When it was announced in mid-August 2016 that Tyron Johnson would be transferring from LSU to Oklahoma State, it created a lot of buzz. Even though the talented wide receiver would have to sit out a year, coaches, players and fans alike were filled with uncontrollable joy when they heard the news. Oklahoma State twitter was set ablaze with one simple tweet from Johnson himself:
Johnson didn’t see the field very much in his short stint at LSU, but the reason for all the excitement was the fact that he was a 5-star recruit and an Under Armor All American coming out of high school in 2015. Why is one 5-star recruit a big deal in the world of Oklahoma State football? Because OSU doesn’t get 5-star recruits… ever. You have to look back to the early 2000s on 247Sports and Rivals.com to find a 5-star recruit who enrolled at Oklahoma State.
Another question that might be crossing your mind is, “With all the talent that OSU has at receiver, will this guy even see the field?”. Well, my answer to that is… HELL YES HE WILL SEE THE FIELD! Oklahoma State has one of the, if not the best, receiving corps they’ve ever had, but Tyron Johnson is a special type of talent. He deserves a shot to show what he can do, and I believe he will get that chance and I don’t think he will disappoint.
So, what exactly will he bring to this Oklahoma State air attack?
He has shown the willingness to attack the ball at its highest point. Now hopefully Mason Rudolph throws a better pass than Brandon Harris here, but still, his ability to use his body and out jump the defender are traits that you definitely want to see in a receiver. By the way, does it remind you of any one…
But Johnson is not only a deep threat, he’s also shown the ability to get open on the intermediate routes and make plays after the catch:
Again, see a resemblance:
And then, there are plays like this…
As you can see, Johnson is a freak athlete with blazing speed. He only saw action in 4 games at LSU, grabbing 9 receptions for 150 yards and two touchdowns, but you have to take into account that LSU had a far different QB situation then than OSU has now. Brandon Harris threw for 2,165 yards with a 53.8% completion percentage that season, while Mason Rudolph threw for 4,091 with a 63.4% completion percentage last year.
Even if the Cowboys don’t run hockey line change substitutions with their stacked receiving corps, I believe Johnson will see the field and will see it often. He will most likely be fighting for time with Washington, Ateman, McCleskey, Chris Lacy, Dillon Stoner, Tyrell Alexander and new comer Tylan Wallace, but Gundy and Yurcich will find a way to get these guys on the field and put them in positions to make plays, and that includes Johnson.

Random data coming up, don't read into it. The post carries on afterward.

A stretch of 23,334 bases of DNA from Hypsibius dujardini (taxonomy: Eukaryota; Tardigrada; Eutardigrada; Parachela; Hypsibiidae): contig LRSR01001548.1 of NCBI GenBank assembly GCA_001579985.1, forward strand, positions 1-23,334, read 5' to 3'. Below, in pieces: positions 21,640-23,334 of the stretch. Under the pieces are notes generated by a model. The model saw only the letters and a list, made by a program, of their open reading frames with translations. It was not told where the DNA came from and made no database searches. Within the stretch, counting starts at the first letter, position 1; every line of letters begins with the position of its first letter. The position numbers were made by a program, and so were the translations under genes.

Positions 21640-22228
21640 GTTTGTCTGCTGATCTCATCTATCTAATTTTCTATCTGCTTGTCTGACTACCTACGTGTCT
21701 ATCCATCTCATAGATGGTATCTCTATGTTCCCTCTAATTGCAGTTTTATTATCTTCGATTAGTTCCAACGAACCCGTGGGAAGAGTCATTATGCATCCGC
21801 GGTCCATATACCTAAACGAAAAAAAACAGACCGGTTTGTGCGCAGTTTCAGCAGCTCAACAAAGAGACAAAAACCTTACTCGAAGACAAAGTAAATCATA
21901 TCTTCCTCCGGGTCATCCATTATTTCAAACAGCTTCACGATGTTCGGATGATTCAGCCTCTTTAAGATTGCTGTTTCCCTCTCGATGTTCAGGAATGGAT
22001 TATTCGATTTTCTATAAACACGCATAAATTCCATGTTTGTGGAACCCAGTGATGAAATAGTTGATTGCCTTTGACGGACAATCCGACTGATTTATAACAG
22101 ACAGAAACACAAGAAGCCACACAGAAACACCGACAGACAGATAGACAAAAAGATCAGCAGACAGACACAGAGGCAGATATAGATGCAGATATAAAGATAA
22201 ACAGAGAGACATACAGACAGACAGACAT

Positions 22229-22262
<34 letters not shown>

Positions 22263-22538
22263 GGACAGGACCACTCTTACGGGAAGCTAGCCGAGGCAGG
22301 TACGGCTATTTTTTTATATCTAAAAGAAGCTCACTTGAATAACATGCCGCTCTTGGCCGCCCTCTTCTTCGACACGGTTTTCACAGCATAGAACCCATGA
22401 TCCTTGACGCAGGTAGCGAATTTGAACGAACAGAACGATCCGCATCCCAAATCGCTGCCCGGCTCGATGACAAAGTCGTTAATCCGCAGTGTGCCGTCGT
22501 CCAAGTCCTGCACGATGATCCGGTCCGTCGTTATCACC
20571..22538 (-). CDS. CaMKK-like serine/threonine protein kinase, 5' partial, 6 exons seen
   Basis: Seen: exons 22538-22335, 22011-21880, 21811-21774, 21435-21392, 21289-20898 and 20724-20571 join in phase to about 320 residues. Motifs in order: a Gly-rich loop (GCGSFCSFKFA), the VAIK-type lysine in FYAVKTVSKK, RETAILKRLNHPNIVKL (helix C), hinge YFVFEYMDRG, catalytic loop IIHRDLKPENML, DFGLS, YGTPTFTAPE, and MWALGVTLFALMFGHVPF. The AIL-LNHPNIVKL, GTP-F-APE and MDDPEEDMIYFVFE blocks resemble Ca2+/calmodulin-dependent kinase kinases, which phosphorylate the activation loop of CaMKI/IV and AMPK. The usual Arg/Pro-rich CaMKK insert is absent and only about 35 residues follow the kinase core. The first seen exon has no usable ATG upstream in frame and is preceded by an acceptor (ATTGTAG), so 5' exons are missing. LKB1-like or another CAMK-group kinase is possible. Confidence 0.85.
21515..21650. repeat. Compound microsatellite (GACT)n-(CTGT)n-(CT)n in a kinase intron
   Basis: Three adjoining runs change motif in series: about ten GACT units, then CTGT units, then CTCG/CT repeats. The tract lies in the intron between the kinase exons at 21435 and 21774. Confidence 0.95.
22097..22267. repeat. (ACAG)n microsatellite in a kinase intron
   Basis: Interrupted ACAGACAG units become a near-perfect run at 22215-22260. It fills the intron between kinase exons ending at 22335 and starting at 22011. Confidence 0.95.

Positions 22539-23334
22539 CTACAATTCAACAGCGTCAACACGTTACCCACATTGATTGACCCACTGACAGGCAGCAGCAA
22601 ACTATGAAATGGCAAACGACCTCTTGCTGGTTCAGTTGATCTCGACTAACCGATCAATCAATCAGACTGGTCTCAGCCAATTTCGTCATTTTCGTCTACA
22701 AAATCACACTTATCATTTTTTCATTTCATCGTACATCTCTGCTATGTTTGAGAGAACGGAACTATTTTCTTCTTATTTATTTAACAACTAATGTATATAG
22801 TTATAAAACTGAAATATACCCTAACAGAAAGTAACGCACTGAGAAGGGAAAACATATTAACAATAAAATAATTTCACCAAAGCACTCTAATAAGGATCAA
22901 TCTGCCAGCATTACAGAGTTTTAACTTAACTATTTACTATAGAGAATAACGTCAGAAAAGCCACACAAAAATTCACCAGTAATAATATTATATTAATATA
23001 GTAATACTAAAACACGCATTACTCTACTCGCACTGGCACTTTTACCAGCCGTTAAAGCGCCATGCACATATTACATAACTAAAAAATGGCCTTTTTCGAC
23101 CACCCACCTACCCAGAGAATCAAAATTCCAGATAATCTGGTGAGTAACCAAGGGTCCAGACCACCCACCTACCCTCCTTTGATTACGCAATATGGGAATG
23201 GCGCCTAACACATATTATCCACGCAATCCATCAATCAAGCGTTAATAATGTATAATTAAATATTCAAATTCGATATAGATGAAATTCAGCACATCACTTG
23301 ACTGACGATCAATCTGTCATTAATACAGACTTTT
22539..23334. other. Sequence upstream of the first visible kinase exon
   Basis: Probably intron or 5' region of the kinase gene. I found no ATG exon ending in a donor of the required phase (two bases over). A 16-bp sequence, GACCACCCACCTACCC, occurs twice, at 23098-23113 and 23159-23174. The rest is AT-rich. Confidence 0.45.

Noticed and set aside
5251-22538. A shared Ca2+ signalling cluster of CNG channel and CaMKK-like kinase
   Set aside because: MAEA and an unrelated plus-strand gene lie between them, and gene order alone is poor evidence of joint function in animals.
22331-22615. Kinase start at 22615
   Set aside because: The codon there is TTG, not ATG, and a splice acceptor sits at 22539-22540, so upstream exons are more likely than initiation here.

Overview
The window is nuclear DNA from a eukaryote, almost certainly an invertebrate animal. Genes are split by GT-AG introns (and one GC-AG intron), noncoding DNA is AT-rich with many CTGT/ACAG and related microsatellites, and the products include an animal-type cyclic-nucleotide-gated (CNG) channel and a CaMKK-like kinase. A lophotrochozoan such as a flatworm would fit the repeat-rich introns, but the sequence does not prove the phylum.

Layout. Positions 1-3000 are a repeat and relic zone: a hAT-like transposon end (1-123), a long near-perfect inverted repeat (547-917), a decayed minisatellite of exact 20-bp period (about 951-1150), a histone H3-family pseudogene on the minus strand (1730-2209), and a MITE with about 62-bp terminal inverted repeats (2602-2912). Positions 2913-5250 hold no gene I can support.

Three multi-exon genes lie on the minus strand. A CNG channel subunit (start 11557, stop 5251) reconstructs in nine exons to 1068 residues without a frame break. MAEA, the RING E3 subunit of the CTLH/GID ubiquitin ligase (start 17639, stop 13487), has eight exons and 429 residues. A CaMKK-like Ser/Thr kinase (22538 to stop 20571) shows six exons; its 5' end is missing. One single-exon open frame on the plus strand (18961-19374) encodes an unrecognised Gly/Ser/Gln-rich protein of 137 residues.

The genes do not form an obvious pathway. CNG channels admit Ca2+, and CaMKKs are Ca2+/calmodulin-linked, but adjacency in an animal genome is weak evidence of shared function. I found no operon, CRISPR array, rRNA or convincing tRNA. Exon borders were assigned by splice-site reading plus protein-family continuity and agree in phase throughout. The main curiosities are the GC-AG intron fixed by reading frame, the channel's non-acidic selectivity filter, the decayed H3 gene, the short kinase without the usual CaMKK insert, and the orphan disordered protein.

Another key impact that Johnson will on the offense is the ability to take some of the attention of off of Oklahoma State star receiver James Washington. The defense will have to respect the deep ball, big play threat of Tyron Johnson. Do you shade a safety over to Johnson’s side of the field or do you edge towards Washington’s side? Can you spare a man for a double team? Man, I would hate to be a Big 12 defensive coordinator this season, because there isn’t going to be any right answer when teams match up against these receivers.
His versatility also makes him another option when the Cowboys need a first down. Marcell Ateman has shown the ability to be a reliable target to move the chains when the Cowboys are facing third down, and I think Johnson can be another option to compliment Ateman. Mason has shown some tendencies to be inaccurate on his mid-range throws in the past, but with the sure hands of Ateman and Johnson, all he’ll need to do is get the ball in their vicinity and the loud speaker inside Boone Pickens stadium will echo “GAIN GOOD FOR A COWWWBBBOOOYYYYYYY FIRST DOWN AND TEN!”.
Standing at 6’1, 190lbs Johnson has some size to go along with all of that speed and play making ability. As I’ve mentioned above, he can do things that Ateman and Washington are able to do, along with having a few attributes that make his skill set unique.
He’s even got the head man “drinking the Kool-Aid” as Coach Gundy told the media at spring practice:
“It’s early, and my coach told me a long time ago to be careful about drinking the Kool-Aid too early, but to this point, he’s been pretty impressive in practice with some of the plays he’s made.”
If that doesn’t make you want to buy a first-class ticket on the Tyron Johnson hype train then I don’t know what will.
All-in-all there’s a chance I could be wrong, maybe somebody spiked my Kool-Aid, but either way, after all of the buzz and hype, I can’t wait to see this guy take the field in the fall.